St. Paul tells us that through the one sin of Adam, sin entered the world, and with it, death. He goes on to say that through one gift, Jesus’ gift of self to the Father and to us, God’s merciful forgiveness has reached us all. Jesus would not put his Father to the test by leaping from the top of the temple into the abyss, but in accord with the Father’s saving will, Jesus did leap into the abyss of our sinfulness and its companion, death. Taking on our egotism, self-assertion, and desire to control, he commended himself into the hands of the Father for our sake. In doing so, he bestowed on us the power and the courage to surrender our sinfulness, indeed our very lives, to God’s love.

Conclusion: The Sacraments of Initiation
The power of Christ’s gift of self reaches us through the Sacraments. Through the Sacrament of Baptism you will die to sin & be re-born as children of God and as members of the Church. Through the Sacrament of Confirmation, you will receive the strength of the Holy Spirit so that you may become more like Christ and bear witness to His love which is stronger death and more powerful than sin. In the Holy Eucharist you will receive the true Body, Blood, Soul and Divinity of Christ, so that Christ may dwell in you, stay close to you, and shape your very lives to reflect his truth and love.

Candidates for initiation will also experience the Sacrament of Reconciliation, the sacrament of God’s forgiveness and mercy in preparation for the Easter Vigil. When we confess our sins and seek the true grace of contrition, God grants us the forgiveness of our sins and the strength we need to break free of the gravitational pull of sin so as to live in authentic freedom and sinless joy. Thus do we prepare our hearts for that joyous day of the Resurrection when we will reject sin & pledge to live sons & daughters of our heavenly Father!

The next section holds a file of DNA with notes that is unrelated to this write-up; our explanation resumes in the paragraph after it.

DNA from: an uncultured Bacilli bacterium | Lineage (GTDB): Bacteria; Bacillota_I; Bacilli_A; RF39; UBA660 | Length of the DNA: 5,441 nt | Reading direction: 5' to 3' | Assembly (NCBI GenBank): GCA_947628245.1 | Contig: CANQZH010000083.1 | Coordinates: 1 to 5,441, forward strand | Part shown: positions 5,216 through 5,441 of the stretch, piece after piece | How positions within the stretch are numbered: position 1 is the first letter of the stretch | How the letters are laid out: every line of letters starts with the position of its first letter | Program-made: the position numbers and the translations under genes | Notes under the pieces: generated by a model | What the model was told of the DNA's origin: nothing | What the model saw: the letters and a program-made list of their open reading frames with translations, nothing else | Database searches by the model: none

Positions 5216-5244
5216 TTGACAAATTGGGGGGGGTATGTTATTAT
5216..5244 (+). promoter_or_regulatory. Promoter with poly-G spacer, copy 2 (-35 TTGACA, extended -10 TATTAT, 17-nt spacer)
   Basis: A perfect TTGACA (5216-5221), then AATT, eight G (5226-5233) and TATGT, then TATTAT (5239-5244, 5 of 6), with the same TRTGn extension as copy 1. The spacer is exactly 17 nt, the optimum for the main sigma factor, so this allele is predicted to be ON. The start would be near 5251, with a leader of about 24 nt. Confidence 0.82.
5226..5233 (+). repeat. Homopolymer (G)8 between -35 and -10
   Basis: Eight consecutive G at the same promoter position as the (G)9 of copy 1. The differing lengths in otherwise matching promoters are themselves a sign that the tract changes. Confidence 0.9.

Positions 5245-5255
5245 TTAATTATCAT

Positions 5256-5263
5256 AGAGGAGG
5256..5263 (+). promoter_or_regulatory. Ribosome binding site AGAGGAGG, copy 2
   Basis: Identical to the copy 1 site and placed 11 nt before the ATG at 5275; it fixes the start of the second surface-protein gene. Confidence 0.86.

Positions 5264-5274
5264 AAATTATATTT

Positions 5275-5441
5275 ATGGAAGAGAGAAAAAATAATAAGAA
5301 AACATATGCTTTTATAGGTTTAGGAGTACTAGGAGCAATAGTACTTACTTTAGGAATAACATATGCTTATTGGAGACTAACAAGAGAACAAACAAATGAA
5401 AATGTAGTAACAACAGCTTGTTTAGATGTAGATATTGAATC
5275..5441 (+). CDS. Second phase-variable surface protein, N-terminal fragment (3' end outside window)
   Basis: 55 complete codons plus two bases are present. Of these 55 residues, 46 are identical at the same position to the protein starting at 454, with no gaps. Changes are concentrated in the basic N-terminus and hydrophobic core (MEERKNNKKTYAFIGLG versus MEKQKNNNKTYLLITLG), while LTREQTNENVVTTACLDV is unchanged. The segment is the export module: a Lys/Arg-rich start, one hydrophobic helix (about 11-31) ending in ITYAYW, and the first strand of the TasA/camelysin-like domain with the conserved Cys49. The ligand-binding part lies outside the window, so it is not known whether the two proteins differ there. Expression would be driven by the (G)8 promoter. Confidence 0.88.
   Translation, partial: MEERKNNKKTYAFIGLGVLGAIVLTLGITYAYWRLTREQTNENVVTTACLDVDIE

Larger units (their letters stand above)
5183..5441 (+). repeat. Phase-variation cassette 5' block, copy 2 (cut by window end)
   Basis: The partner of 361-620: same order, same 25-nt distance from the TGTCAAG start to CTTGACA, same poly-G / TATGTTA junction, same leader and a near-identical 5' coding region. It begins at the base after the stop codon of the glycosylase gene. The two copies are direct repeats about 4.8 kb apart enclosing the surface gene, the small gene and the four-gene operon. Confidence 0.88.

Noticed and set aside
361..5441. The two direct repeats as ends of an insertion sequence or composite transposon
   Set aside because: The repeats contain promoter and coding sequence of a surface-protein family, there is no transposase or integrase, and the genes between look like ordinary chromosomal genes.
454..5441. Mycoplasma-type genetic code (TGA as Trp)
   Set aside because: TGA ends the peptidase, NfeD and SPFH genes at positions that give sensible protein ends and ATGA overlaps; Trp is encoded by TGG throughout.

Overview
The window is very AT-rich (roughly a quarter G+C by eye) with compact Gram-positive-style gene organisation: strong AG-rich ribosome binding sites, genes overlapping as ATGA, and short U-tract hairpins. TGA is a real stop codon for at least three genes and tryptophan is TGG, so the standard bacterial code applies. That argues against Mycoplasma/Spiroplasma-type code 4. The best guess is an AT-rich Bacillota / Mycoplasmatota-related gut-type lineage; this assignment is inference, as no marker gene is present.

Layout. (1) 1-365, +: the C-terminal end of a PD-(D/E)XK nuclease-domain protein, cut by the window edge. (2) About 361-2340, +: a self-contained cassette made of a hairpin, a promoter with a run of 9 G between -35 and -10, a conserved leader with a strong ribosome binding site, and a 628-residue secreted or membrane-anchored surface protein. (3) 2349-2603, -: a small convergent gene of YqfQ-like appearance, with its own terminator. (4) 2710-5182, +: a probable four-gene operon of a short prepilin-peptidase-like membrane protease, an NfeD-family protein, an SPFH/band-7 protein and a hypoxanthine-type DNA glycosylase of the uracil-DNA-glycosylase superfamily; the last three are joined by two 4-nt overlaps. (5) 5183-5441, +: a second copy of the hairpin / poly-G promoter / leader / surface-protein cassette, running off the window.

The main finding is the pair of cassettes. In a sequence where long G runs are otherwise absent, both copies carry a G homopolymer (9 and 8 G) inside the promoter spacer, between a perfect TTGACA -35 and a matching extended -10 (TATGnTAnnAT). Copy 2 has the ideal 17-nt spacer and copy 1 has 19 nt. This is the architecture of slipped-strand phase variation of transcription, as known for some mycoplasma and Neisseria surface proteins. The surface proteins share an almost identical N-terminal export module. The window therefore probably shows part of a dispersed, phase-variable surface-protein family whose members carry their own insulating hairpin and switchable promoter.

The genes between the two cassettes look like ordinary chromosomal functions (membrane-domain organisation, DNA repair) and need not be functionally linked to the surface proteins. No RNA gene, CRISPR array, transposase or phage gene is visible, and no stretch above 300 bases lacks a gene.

Your presence here today brings joy to the whole Church. It is a sign that the Lord and His Holy Spirit are working in our midst. As you prepare for initiation into the Church, please count on my prayers and the prayers of the whole Church. Please know how welcome you are! May God bless you and keep you always in His love!

Archbishop William E. Lori

Archbishop William E. Lori was installed as the 16th Archbishop of Baltimore May 16, 2012.

Prior to his appointment to Baltimore, Archbishop Lori served as Bishop of the Diocese of Bridgeport, Conn., from 2001 to 2012 and as Auxiliary Bishop of the Archdiocese of Washington from 1995 to 2001.

A native of Louisville, Ky., Archbishop Lori holds a bachelor's degree from the Seminary of St. Pius X in Erlanger, Ky., a master's degree from Mount St. Mary's Seminary in Emmitsburg and a doctorate in sacred theology from The Catholic University of America. He was ordained to the priesthood for the Archdiocese of Washington in 1977.

In addition to his responsibilities in the Archdiocese of Baltimore, Archbishop Lori serves as Supreme Chaplain of the Knights of Columbus and is the former chairman of the U.S. Conference of Catholic Bishops' Ad Hoc Committee for Religious Liberty.